Megatrends and Agenda 2030

The United Nations’ member states signed in 2015 the 2030 Agenda for Sustainable Development. The 17 Sustainable Development Goals (SDGs) mentioned in the Agenda were forged to tackle global challenges. Global challenges are linked with global change-related phenomena also known as megatrends.


Recognising the link between one's research and UN SDGs is one way of finding out what kind of societal impact research has. Societal impact in general is closely linked to recognised global trends and challenges. Research funders are also keen on aligning their top-down funding calls to tackle current grand challenges. Megatrends are change-related phenomena and transformative, global forces that define the future world with their far-reaching impacts on businesses, societies, economies, cultures, and personal lives. SITRA (The Finnish Innovation Fund) provides its own list of megatrends. In 2020, SITRA lists following update to megatrends:

  • Ecological reconstruction is a matter of urgency
  • Relational power is strengthening
  • The population is ageing and becoming increasingly diverse
  • The economy is seeking direction
  • Technology is becoming embedded in everything

Agenda 2030

Generally, climate change is probably the most topical megatrend, but also other phenomena such as population growth, increasing environmental pollution or global competition for resources can be recognised as megatrends. Megatrends are thus global challenges and the United Nations have responded to these challenges by signing Agenda 2030 for Sustainable Development. The Agenda 2030 is an action plan how to advance the UN SDGs and it is formed around 5 Ps:

People: “We are determined to end poverty and hunger, in all their forms and dimensions, and to ensure that all human beings can fulfil their potential in dignity and equality and in a healthy environment.”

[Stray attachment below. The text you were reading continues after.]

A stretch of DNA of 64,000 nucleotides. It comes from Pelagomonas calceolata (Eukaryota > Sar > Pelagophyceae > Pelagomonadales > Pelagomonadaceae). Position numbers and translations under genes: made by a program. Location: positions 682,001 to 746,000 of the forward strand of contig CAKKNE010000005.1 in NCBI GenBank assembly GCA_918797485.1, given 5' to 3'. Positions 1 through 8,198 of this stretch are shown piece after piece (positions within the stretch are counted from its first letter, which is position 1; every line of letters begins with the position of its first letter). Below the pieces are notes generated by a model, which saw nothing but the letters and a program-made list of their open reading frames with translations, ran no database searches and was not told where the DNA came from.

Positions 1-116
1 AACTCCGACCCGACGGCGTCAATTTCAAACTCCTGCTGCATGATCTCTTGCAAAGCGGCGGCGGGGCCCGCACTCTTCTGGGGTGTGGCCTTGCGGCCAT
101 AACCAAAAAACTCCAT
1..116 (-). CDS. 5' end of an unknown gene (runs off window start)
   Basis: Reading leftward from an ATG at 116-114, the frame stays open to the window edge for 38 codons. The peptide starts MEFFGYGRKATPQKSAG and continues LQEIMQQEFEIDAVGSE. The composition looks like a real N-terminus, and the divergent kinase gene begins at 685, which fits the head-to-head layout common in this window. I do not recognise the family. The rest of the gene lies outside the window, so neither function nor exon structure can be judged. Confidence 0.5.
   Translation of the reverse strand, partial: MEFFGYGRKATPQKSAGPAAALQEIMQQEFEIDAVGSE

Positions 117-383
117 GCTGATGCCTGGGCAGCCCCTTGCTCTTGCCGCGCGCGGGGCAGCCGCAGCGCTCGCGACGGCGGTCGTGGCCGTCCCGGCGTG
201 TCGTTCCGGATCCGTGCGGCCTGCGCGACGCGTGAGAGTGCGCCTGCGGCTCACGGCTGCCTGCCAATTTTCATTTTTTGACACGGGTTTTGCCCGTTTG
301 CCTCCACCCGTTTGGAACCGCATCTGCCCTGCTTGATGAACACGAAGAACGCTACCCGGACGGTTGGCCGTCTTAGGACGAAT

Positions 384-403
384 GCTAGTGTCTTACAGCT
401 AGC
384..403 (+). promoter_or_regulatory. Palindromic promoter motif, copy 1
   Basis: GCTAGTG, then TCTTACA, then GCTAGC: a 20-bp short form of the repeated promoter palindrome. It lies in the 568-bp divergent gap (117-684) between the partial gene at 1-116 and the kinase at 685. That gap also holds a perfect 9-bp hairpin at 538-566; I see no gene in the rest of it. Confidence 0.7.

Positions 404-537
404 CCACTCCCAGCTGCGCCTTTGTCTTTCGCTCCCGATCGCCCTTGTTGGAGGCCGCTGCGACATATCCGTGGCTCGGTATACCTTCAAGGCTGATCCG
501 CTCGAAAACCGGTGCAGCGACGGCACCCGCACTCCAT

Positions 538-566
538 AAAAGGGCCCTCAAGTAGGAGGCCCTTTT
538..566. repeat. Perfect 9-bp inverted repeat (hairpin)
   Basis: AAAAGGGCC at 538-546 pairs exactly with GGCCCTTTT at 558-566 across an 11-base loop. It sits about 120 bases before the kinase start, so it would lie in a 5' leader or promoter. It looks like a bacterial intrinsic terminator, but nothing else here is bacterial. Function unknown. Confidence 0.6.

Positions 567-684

Planet: “We are determined to protect the planet from degradation, including through sustainable consumption and production, sustainably managing its natural resources and taking urgent action on climate change, so that it can support the needs of the present and future generations.”

Prosperity: “We are determined to ensure that all human beings can enjoy prosperous and fulfilling lives and that economic, social and technological progress occurs in harmony with nature.”

Peace: “We are determined to foster peaceful, just and inclusive societies which are free from fear and violence. There can be no sustainable development without peace and no peace without sustainable development.”

Partnership: “We are determined to mobilize the means required to implement this Agenda through a revitalised Global Partnership for Sustainable Development, based on a spirit of strengthened global solidarity, focussed in particular on the needs of the poorest and most vulnerable and with the participation of all countries, all stakeholders and all people.”